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In our present political and societal climate, the nature of public communication is the object of intense societal debate. This theme group will approach this issue indirectly, through the analysis of some aspects of political rhetoric and mass communication in classical Greece and Rome.
Classical antiquity has left us with a striking series of sources demonstrating different speech practices that crucially affect group communication, as well as the folk-theory about their effects. Rumours, gossip, and satire, for instance, are covert or overt strategies for injecting particular types of information, possibly maliciously false information, onto the ‘information market’. Rumours and gossip also play an important role in bonding and group formation. Satire equally aligns those ‘in the know’: it is a self-undermining and essentially ‘artistic’ communicative strategy in hierarchically charged situations. All of the above can play an important role in voicing formal or informal dissent. They also co-determine the potential of large groups to come to effective decisions, as does the notion of ‘the law’ as a decisive criterion in political decision-making.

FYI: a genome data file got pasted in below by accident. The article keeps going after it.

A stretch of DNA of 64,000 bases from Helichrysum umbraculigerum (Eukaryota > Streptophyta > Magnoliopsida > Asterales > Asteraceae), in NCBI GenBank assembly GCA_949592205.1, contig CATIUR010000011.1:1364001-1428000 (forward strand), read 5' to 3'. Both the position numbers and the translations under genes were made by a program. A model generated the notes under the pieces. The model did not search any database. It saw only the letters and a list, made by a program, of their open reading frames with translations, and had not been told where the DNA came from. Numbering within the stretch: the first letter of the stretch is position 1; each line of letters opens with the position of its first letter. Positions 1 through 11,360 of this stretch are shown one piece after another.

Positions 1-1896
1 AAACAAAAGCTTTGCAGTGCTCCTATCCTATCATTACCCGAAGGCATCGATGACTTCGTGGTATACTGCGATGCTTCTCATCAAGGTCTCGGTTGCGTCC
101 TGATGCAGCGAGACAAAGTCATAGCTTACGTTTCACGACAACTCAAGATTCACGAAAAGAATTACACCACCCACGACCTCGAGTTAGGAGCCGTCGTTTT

By studying theory and practice of speech practices such as these, this theme group hopes to contribute to a better understanding of public rhetoric in general.
Theme Group Coordinator
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